Throughout, Robb’s performance evokes sympathy and admiration for Bethany, but never pity, and it rarely veers toward saccharine. In fact, her actions and expressions are such that her occasional voiceovers seem unnecessary, simply stating in more explicit terms the emotions that already have played out on screen.
The post-attack shots of what remains of Bethany’s arm are convincing, and were created with the help of a prosthetic, a green sleeve, and four months of painstakingly editing her arm out of each shot. Despite the shark attack — a scene shot realistically and suspensefully, without giving way to gratuitous gore — nearly every shot of the film should please Hawaii’s tourism board, and the beauty of the scenery combined with the mostly upbeat soundtrack makes one rethink the value of cubicle life.
In the film, a service trip to Phuket, Thailand, gives Bethany new perspective on her suffering after she meets a woman who lost her entire family in the 2004 tsunami. And she’s helped when the adults let up a bit on the cheerleading, and show Bethany that they are just as clueless about why the attack occurred, yet hopeful about what will follow. Her father’s advice is, pray and listen for an answer.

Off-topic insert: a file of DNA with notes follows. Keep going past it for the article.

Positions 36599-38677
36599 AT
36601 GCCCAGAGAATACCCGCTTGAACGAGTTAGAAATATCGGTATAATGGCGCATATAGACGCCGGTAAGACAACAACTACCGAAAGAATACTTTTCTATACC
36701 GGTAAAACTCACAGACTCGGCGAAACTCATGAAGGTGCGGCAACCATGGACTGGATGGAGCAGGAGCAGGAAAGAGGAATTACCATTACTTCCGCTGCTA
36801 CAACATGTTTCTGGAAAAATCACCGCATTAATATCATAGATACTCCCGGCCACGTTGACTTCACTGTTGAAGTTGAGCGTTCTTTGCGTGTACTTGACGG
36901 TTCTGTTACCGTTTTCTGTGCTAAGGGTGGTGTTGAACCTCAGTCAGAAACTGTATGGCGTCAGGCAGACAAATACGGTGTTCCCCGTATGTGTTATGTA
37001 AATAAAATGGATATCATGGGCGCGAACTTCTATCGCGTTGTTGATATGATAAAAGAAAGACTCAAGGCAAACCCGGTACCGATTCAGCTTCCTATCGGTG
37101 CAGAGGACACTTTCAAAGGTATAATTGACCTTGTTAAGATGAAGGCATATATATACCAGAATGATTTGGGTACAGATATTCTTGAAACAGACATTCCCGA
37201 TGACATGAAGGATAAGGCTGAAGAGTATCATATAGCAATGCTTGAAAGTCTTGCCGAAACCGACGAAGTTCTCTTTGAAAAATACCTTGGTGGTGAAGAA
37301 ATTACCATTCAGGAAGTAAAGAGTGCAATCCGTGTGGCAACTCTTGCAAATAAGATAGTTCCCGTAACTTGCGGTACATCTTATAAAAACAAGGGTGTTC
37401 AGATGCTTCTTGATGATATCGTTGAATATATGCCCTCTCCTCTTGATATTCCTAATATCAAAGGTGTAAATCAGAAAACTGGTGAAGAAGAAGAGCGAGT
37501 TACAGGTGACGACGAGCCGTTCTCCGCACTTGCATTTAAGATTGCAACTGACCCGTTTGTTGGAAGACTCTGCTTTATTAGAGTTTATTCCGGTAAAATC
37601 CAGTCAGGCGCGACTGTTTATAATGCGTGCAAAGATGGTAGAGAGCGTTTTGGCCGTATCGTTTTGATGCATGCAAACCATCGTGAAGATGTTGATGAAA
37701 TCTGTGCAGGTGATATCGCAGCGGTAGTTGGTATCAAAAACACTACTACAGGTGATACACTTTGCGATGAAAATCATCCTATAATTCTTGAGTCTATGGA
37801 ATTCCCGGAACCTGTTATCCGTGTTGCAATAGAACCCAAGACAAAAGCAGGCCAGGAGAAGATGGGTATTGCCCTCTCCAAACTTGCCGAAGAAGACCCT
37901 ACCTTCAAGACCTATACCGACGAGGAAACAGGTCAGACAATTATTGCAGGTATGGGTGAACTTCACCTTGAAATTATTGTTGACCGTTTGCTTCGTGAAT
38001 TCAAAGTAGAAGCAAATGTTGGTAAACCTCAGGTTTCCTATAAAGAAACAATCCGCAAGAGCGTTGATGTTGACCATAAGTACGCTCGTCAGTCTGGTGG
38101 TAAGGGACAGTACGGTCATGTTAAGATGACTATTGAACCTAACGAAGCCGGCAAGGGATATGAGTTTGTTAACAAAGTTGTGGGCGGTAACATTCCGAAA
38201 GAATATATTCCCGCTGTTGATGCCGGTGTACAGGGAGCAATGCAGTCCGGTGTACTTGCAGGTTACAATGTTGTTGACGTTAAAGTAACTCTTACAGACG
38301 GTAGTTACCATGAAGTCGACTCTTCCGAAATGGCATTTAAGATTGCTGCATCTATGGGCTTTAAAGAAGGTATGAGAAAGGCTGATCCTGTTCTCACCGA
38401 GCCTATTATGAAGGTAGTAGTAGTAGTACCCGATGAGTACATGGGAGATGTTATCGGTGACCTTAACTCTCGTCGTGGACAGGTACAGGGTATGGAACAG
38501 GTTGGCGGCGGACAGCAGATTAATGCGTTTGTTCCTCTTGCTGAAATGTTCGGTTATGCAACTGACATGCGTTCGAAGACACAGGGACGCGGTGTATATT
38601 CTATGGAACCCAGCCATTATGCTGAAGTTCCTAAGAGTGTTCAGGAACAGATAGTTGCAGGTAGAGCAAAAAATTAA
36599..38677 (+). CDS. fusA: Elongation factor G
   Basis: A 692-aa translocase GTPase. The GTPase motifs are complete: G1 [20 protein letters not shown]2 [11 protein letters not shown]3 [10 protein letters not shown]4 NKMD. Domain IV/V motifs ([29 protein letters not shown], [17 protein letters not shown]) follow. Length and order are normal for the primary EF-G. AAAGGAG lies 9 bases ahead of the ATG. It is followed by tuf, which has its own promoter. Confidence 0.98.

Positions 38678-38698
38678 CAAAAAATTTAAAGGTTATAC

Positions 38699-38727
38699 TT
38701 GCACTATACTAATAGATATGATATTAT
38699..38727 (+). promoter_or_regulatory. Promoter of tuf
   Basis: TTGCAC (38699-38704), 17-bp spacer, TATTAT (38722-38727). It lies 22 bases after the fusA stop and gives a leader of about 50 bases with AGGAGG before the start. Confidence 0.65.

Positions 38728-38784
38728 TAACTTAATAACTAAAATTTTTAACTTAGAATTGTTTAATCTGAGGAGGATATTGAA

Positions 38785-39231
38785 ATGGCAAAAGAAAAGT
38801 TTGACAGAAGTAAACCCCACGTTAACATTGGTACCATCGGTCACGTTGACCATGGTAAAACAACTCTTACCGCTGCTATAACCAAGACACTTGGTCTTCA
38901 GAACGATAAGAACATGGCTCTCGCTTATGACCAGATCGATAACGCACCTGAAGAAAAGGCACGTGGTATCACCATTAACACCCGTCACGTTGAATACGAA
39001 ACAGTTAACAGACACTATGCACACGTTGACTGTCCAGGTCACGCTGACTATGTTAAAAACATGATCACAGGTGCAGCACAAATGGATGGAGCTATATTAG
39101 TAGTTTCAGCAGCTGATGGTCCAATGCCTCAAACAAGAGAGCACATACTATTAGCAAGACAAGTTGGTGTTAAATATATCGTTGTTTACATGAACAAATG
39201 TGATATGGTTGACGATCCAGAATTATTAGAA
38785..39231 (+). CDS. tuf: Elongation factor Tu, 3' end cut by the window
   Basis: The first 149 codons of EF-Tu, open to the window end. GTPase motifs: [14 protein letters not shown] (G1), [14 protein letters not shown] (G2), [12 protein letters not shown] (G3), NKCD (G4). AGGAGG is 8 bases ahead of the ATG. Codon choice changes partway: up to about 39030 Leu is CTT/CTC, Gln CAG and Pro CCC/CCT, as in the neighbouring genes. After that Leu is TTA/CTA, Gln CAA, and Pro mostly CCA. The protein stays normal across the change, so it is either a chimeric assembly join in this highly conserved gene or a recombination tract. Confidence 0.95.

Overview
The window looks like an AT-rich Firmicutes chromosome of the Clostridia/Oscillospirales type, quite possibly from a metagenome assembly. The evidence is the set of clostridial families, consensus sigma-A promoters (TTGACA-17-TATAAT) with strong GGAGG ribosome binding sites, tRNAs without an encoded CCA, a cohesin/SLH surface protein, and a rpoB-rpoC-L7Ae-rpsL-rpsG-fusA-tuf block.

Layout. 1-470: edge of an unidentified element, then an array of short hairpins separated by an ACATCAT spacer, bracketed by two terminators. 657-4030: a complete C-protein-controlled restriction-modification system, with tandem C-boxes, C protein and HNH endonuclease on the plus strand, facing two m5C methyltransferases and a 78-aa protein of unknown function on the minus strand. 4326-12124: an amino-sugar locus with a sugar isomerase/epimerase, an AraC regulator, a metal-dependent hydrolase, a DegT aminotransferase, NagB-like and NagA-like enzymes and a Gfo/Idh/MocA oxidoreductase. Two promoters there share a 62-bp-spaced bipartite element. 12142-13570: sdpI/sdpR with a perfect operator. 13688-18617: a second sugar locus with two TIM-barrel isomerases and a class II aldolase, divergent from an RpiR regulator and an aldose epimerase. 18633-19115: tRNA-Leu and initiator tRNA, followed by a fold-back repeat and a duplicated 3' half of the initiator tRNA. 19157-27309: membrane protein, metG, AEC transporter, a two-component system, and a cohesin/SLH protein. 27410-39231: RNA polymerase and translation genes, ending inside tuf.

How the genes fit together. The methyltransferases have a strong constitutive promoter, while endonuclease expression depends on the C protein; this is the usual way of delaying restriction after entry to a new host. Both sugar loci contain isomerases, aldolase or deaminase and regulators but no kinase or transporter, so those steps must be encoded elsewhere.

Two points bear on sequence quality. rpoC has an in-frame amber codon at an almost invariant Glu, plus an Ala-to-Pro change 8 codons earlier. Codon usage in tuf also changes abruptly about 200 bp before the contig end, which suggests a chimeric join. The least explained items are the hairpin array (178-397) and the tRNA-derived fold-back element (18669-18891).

Quaid is an endearing and energetic Tom Hamilton and his on-screen relationship with Bethany is one of the film’s highlights. After a failed competition Bethany grows angry and frustrated and gives up on surfing, despite her father’s protests. Following her service trip, when she is willing to try the sport again, her father is thrilled. And prepared. He pulls out an adapted surfboard. Bethany is ready to return to the water, to take on her new life. Her father, of course, was always ready, always welcoming, and simply waiting for her to return.